Bill Clinton: The Fast Facts That May Surprise You

Bill Clinton: The Fast Facts That May Surprise You

William Jefferson Clinton was the 42nd president of the United States from 1993 to 2001. A Democrat, he served as the governor of Arkansas during two separate terms, first from 1979 to 1981 and later from 1983 to 1992.

Bill Clinton’s presidency was marked by a notable period of economic growth and job expansion, often known as the “Clinton Boom.” Additionally, Clinton pursued healthcare reform, a key initiative during his time in office, although it faced significant opposition and was not ultimately successful.

President William J. Clinton

Here are some more facts about Bill Clinton that may surprise you:

1. He Took The Name “Clinton” At The Age Of 15

Bill Clinton’s biological father was William Jefferson Blythe III, known as W.J., born either on February 27, 1918, or February 21, 1917, according to CNN. 

He had a complex personal history, including three marriage licenses and three divorces, before marrying Virginia Kelley, Bill Clinton’s mother, on September 3, 1943. 

Blythe served in the Army and was stationed in Egypt and Italy during World War II, working as a technician repairing engines and heavy equipment. Tragically, just three months before Bill Clinton was born on August 19, 1946, William Jefferson Blythe III died in a car accident on May 17, 1946.

Blythe’s birth dates were recorded inconsistently in different records, but his impact on Bill Clinton’s life was profound, even though they never met.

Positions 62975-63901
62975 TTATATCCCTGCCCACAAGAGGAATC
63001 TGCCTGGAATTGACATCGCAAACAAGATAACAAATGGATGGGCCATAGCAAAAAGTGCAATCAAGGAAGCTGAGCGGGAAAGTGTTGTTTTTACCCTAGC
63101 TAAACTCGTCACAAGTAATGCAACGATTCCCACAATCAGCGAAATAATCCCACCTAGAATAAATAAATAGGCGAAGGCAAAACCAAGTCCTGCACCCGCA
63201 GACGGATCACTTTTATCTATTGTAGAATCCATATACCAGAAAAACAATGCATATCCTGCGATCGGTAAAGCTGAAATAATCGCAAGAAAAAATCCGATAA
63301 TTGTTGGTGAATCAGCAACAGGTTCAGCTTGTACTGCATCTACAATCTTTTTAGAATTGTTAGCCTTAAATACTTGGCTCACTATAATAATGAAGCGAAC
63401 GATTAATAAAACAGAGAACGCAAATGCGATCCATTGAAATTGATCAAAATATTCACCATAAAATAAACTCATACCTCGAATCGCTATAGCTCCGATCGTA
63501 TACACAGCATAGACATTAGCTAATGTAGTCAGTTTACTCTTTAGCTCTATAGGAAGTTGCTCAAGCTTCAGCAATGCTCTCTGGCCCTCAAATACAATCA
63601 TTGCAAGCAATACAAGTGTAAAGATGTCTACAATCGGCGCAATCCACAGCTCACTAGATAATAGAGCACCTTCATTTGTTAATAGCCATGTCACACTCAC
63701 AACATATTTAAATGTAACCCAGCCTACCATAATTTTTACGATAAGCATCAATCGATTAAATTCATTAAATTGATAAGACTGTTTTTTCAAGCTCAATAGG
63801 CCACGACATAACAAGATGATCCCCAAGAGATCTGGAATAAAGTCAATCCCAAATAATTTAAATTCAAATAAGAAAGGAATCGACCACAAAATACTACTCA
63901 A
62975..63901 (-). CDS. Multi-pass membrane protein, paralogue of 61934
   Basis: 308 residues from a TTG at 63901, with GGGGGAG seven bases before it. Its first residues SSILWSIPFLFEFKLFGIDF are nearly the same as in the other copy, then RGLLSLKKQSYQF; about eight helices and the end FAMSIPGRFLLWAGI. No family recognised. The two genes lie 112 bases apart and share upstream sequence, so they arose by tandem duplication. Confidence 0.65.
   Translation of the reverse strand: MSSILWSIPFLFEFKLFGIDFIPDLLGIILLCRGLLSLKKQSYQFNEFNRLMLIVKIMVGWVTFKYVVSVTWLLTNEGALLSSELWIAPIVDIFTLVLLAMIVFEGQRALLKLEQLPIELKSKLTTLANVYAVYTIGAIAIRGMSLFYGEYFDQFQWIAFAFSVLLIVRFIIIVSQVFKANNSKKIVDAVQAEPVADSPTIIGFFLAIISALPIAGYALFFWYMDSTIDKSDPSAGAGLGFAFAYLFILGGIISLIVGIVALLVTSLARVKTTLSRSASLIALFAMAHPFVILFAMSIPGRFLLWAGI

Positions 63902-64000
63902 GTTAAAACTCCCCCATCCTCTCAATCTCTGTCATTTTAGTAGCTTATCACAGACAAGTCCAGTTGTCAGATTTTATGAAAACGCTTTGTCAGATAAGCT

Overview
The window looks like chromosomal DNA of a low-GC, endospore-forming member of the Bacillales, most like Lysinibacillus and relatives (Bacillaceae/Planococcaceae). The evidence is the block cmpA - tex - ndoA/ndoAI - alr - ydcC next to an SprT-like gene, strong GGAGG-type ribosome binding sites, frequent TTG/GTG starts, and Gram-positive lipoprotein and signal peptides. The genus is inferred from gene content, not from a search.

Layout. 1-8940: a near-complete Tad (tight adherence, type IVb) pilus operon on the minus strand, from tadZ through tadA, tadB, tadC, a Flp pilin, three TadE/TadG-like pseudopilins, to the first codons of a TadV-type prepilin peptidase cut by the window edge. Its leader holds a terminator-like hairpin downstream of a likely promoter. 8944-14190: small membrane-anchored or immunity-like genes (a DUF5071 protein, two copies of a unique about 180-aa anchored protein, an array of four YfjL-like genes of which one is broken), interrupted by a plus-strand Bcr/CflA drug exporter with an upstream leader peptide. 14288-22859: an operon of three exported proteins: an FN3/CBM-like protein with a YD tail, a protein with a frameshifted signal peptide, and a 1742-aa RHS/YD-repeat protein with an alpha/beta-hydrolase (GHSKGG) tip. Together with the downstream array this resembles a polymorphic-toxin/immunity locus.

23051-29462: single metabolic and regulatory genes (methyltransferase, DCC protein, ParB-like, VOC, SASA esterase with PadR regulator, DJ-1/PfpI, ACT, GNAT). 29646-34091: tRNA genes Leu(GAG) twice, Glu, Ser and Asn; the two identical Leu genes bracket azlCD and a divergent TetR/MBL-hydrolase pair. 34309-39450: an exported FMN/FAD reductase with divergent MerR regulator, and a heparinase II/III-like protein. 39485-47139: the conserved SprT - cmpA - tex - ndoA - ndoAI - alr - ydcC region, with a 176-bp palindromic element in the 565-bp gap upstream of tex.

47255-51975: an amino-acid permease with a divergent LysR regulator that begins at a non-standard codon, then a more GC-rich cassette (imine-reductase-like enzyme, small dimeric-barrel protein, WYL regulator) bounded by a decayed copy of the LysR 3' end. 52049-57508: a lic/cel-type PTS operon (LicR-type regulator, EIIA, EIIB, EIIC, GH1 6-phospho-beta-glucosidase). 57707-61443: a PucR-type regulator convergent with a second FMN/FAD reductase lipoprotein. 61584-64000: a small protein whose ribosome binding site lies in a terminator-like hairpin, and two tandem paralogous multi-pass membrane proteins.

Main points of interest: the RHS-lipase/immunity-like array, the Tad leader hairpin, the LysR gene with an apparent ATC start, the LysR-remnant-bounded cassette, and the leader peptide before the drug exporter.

Clinton expressed a lasting desire to know and connect with the father he never had, and his presence loomed in Clinton’s thoughts throughout his life. 

Bill Clinton adopted the name “Clinton” as a sign of support for his mother’s decision when she remarried Roger Clinton and later took the name legally at the age of 15.


2. He Met Hillary at the Yale University Library

Bill and Hillary began their relationship in 1971, within the hallowed halls of Yale University Library. 

According to Bill, he noticed Hillary in class. “She exuded this sense of strength and self-possession that I found magnetic,” he said according to Insider. 


Hillary Rodham felt an “immediate attraction” for Bill, who “looked like a Viking,” to her, according to ABC News

Years later, recounting their journey in her book “Living History,” Hillary would share the significance of Bill in her life. She emphasized the unparalleled understanding and laughter they shared. “Even after all these years,” she mused, “he’s still the most interesting, energizing, and fully alive person I have ever met.” 

Hillary vividly recalled a moment in the library. Bill, standing just outside the door, had caught her gaze. Each encounter seemed to deepen their mutual intrigue. “He was always watching me,” she reminisced. Feeling the magnetic pull, she gathered the courage to bridge the gap. “So I put my books down, I walked out, and I said, ‘You know, if you’re going to keep looking at me, and I’m going to keep looking back, we should know each other. I’m Hillary Rodham.'”

In the picturesque setting of Ennerdale, England, in the year 1973, Bill Clinton mustered the courage to propose to Hillary. Hillary did not accept the first time. 

When they returned home to Arkansas, Bill tried again, and this time, Hillary accepted.

They were married two years later in the living room of their new home in Arkansas with only 15 people in attendance, but they had a big reception in their backyard later.

3. Bill Clinton’s Many Sexual Assault Allegations 

During the 1990s, numerous allegations of sexual misconduct were made against former President Bill Clinton. These allegations ranged from groping to exposing his genitals and even rape. One notable case was brought by Paula Jones, a former Arkansas state employee, who claimed that Clinton, then governor of Arkansas, had summoned her to a hotel room in 1991 and made inappropriate advances.